As the world begins to settle into the reality of working from home as a long-term strategy, organizations must take the time to think ahead. When the pandemic hit, the world of remote work, which had been steadily gaining more and more attention, was fast-tracked into the right-now. There was (and in many cases, still is) a lot of maneuvering to make this new reality function properly.
Organizations had to grapple with new forms of communication, management, leadership, and company culture. Not to mention a load of new compliance regulations and resources that required some serious attention. But as time has passed, organizations have *begun* to find their stride, identifying new strategies, tools, and solutions to help them navigate this new world.
And as was predicted before the pandemic hit, organizations are starting to see remote work positions as viable options they can offer moving forward. While all the maneuvering and finagling to immediately make remote work happen will continue to serve organizations in the future, it doesn’t necessarily account for all that needs to be considered in the long term.
Here are three things to keep in mind for offering remote work indefinitely.
1. Where is your talent?
While your company may have historically stayed to the talent found locally, it may no longer be a smart requirement. Consider expanding the radius where applicants may be based. While working in different time zones can require some adjustments to how you communicate, it isn’t that hard to make the shift. Just be aware of the of needs within that role and determine how you’ll be able to meet those needs. For example, if checking in with a manager on a day-to-day basis is part of the role, being in a time zone close enough to allow for availability overlap may be a requirement.
The wonderful thing about expanding the radius of the talent pool is the exponential depth of field your hiring managers get to play within. This expansion affords you the flexibility to become more selective in your hiring, while potentially creating opportunities to connect with applicants of more diverse backgrounds, skillsets, and experience.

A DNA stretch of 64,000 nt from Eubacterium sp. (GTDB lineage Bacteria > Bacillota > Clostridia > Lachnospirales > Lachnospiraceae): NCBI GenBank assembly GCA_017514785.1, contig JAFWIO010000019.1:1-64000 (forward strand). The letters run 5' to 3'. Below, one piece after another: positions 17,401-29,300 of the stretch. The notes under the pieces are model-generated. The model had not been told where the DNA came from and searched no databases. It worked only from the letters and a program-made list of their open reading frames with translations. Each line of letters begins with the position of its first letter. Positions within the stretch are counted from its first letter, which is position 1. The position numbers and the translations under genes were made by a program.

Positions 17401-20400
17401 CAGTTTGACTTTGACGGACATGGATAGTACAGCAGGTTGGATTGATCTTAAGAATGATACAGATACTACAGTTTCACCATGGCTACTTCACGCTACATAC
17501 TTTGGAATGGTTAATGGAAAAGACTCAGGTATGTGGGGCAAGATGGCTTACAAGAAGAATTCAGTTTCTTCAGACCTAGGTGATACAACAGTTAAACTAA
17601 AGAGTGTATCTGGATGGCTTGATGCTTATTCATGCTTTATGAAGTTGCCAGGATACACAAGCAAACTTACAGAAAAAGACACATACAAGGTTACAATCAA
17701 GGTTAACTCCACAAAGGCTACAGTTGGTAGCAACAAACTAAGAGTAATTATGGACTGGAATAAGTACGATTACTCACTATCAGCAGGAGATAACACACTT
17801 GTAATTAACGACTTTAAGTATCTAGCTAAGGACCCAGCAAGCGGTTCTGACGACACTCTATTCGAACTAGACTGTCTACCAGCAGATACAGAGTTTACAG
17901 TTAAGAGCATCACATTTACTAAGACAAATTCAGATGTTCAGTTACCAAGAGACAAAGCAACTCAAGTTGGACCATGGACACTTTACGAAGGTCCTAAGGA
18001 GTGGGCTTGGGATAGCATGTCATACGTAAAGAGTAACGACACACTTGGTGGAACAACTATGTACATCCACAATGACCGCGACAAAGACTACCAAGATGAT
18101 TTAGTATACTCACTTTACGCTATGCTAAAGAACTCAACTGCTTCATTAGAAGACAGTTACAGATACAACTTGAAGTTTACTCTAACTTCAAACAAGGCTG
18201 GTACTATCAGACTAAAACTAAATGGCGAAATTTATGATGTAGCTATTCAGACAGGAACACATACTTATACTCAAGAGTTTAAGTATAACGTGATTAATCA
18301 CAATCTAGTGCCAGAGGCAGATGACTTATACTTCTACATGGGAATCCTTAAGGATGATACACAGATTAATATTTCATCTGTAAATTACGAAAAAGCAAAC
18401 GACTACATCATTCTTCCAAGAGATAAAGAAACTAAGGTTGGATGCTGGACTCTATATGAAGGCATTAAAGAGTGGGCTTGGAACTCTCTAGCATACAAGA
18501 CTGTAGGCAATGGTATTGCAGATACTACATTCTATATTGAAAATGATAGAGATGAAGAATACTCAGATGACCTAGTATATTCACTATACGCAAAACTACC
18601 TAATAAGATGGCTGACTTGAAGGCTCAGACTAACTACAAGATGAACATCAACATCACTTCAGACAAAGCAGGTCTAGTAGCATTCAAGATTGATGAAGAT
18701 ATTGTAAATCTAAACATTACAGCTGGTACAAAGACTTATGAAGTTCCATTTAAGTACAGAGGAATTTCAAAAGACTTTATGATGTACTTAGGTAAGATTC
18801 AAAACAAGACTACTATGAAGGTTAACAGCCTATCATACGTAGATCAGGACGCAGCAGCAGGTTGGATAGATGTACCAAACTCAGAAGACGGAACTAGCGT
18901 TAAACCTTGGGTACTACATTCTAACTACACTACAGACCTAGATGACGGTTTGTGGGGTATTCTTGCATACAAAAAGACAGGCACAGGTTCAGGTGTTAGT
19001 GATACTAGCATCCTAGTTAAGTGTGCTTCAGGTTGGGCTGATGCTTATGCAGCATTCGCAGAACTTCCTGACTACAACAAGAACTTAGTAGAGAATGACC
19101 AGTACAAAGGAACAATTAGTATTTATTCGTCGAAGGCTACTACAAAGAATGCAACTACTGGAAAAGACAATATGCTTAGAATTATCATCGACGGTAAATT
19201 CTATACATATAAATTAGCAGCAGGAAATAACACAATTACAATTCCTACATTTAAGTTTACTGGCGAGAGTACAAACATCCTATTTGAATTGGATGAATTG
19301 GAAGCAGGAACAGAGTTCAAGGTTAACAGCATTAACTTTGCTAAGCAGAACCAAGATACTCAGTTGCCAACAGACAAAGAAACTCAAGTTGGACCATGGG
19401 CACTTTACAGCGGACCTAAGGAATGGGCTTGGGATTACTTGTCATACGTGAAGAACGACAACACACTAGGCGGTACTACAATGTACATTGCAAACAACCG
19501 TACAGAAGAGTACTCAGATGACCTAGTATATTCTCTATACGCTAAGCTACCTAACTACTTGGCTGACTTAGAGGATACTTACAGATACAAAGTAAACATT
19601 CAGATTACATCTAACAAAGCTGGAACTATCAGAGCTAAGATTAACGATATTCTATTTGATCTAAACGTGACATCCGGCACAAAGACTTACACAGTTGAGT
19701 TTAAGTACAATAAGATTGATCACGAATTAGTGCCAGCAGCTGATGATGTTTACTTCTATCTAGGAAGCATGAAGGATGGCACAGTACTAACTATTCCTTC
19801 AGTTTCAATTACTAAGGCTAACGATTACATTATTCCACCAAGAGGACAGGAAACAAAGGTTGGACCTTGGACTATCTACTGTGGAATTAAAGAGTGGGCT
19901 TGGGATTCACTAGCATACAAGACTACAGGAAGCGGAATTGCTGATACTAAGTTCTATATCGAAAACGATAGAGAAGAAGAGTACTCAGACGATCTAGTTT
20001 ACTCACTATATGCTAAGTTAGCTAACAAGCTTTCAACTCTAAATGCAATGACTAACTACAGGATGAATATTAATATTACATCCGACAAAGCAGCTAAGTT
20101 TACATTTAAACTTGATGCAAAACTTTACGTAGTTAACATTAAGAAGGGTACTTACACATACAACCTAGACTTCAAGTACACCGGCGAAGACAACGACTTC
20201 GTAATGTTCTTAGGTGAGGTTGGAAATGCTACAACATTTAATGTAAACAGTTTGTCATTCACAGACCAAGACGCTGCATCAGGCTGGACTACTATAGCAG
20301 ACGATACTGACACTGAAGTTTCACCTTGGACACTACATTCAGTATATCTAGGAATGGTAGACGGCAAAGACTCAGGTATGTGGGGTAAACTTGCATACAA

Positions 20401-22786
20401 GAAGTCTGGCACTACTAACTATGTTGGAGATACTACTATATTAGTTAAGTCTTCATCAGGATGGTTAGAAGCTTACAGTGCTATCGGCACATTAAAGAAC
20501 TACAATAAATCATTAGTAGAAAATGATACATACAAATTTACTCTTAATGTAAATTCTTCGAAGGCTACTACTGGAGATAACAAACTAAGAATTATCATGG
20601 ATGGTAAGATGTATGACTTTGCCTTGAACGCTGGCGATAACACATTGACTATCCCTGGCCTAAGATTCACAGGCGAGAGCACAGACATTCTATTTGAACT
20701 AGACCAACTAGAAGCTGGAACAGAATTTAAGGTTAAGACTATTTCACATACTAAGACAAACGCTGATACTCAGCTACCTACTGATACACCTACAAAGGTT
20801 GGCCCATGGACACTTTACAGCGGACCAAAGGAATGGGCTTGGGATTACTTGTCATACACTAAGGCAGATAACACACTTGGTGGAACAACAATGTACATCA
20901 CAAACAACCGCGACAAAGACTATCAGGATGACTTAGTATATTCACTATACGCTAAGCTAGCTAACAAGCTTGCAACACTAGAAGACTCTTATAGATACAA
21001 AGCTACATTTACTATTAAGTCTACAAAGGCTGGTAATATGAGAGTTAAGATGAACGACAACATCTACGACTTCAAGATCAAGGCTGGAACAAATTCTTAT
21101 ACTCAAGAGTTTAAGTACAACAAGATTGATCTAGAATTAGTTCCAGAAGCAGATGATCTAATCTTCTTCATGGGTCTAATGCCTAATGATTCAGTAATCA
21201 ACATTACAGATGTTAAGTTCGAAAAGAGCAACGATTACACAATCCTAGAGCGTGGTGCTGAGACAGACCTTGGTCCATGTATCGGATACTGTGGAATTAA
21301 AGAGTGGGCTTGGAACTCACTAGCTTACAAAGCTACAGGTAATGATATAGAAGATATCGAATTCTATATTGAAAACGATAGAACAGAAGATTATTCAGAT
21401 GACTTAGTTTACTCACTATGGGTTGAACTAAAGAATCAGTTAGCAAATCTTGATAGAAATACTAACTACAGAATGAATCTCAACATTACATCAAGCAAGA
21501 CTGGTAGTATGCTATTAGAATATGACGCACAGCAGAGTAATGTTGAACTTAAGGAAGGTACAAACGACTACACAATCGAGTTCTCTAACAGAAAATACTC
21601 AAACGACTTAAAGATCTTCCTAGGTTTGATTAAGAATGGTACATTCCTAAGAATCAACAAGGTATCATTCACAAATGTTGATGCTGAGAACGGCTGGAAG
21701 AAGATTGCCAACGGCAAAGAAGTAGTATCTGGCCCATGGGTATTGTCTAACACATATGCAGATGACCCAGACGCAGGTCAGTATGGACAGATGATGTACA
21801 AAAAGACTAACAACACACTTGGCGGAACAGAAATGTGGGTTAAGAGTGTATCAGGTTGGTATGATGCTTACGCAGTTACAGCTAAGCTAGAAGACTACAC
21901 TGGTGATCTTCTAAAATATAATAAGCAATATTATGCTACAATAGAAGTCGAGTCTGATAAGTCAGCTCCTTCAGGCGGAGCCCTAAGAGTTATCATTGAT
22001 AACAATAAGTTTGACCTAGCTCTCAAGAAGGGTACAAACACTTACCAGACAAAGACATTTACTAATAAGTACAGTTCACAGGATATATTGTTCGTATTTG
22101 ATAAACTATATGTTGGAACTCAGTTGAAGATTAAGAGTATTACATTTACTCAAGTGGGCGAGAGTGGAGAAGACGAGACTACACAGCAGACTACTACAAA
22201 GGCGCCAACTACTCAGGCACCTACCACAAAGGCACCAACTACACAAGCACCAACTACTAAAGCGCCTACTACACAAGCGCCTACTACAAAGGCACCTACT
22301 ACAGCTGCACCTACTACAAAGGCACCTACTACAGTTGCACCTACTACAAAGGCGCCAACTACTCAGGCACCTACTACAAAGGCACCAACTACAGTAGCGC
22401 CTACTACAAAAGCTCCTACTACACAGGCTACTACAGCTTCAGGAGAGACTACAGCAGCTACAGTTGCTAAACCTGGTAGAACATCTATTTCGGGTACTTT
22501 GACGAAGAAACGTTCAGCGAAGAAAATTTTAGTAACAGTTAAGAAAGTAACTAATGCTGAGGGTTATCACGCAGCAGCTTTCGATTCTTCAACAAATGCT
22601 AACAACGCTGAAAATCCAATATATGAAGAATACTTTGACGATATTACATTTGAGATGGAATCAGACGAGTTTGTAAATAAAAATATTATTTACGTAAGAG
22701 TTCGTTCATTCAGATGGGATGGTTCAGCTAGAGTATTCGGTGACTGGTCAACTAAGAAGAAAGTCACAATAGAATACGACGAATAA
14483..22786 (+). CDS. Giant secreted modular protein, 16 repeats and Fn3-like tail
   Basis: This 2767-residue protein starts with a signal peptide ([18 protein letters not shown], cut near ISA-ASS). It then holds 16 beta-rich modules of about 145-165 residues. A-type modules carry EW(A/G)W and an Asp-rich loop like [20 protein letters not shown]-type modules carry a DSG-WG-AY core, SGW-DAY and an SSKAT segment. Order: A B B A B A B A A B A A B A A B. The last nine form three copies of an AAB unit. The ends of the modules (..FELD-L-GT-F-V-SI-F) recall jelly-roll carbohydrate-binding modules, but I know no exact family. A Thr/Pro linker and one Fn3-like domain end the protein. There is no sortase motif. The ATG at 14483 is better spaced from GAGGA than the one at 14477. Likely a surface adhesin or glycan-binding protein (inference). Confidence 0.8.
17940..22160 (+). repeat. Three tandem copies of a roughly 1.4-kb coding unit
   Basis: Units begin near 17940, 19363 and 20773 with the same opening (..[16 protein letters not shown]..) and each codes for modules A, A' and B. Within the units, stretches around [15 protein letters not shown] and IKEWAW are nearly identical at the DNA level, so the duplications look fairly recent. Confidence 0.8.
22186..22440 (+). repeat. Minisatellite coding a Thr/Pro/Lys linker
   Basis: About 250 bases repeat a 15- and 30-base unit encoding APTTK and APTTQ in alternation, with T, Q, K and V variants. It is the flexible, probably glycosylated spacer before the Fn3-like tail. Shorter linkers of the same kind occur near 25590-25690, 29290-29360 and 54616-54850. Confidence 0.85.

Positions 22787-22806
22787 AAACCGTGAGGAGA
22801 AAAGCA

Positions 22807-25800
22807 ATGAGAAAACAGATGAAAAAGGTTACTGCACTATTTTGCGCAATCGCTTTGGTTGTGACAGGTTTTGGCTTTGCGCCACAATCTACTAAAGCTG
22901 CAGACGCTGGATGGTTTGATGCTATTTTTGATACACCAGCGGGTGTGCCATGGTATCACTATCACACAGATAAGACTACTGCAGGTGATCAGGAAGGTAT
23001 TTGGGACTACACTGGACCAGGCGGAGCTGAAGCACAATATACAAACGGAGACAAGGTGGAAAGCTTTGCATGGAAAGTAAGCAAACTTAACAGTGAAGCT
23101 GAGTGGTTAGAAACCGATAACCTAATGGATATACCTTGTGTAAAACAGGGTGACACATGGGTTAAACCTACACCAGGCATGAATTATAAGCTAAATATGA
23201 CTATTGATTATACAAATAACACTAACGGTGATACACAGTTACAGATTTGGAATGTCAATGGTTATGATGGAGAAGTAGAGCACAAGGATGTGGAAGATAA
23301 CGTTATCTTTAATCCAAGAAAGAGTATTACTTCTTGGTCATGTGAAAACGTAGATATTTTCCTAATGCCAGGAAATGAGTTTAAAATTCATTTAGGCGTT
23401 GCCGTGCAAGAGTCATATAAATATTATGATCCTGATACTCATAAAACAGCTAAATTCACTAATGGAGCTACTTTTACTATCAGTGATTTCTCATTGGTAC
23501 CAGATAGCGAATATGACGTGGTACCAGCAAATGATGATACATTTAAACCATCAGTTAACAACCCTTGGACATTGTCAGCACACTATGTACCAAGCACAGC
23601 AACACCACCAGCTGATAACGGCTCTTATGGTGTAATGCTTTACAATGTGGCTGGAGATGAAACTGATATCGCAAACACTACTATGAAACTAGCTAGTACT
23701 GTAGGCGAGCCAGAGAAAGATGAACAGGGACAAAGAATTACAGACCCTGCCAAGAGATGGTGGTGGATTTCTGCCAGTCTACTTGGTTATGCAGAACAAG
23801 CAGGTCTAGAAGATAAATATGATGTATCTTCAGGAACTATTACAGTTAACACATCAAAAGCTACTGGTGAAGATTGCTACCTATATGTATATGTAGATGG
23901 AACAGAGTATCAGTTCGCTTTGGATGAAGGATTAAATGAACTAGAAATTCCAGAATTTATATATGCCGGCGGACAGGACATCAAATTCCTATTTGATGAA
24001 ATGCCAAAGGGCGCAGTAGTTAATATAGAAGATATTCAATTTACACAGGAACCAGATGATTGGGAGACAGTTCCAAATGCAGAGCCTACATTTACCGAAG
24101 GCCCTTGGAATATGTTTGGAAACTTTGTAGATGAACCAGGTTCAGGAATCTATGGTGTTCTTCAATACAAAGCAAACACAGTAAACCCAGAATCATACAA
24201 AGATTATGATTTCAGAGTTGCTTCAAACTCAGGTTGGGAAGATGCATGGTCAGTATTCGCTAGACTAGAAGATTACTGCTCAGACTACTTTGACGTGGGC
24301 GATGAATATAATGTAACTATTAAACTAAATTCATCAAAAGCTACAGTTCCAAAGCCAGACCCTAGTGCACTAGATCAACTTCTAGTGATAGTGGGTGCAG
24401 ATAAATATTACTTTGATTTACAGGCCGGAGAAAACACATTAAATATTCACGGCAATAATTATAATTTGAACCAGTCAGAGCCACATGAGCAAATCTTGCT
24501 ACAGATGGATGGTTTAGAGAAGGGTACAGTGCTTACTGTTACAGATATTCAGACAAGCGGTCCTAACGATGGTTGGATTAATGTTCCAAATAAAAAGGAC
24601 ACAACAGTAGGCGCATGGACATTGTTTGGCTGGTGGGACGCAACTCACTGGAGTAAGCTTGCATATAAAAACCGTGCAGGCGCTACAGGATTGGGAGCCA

2. Re-evaluate organizational policies
Remote workers tend to have different needs than on-site employees. Take the time to re-evaluate what you’re offering employees and define what applies to those working remotely and those working locally. Here are examples of some policies you’ll want to consider:
- On-site, or local perks such as gym memberships.
- Remote working options often work well with flex time, while on-site work tends to lean away from this.
- Hours tracking. How do you track time? Is it project-based, by the hour, or both?
- Work-life balance policies addressing overtime.
- Data and project tracking information. Is this available to remote workers?
If you’re choosing to offer remote working positions indefinitely, go through each of your practices with a fine-tooth comb. Identify what is and isn’t applicable and adjust as necessary. Not doing so will often leave your remote workers getting the short end of the stick, struggling to get their needs met.
3. Who’s remote? How do you support them?
Whether or not you’re offering remote work into the future, if you are doing so now, then be aware of the different circumstances of your employees. Do you have young parents whose children are home from school? Do you have students who might not have access to a private space? What are the resources available to your remote workforce, and how are you meeting their needs?
Do your research. Consider creating a company-wide survey asking about the challenges your remote employees are facing. Identify trends and find ways to help your employees overcome those challenges.
If you’re hiring for remote working positions for the future, identify your ideal candidate. What requirements do they need to fulfill the position? What are the ways you can support them in their remote role? Determine what all you need and communicate it to your candidates so they can make the most informed decision about whether or not they’ll be a good fit for your remote role.
As we continue to grow and change along with the changing demands of the economy and safety guidelines, businesses must keep a close eye on the inner workings of their organization. Just because you evaluated the challenges your newly-remote employees were facing at the beginning of the pandemic doesn’t mean you can afford to look away for more than a few months.
Needs change. New challenges arise. It’s up to leaders to keep a continual dialog going with employees to be aware of situations as they change and develop (not after they’ve been festering and growing). Keeping up this dialog will help you steadily improve your processes. Be proactive about it and offer space for employees to reach out with their needs. The better the communication is, the more successful everyone will be.
Photo by Michael Simons
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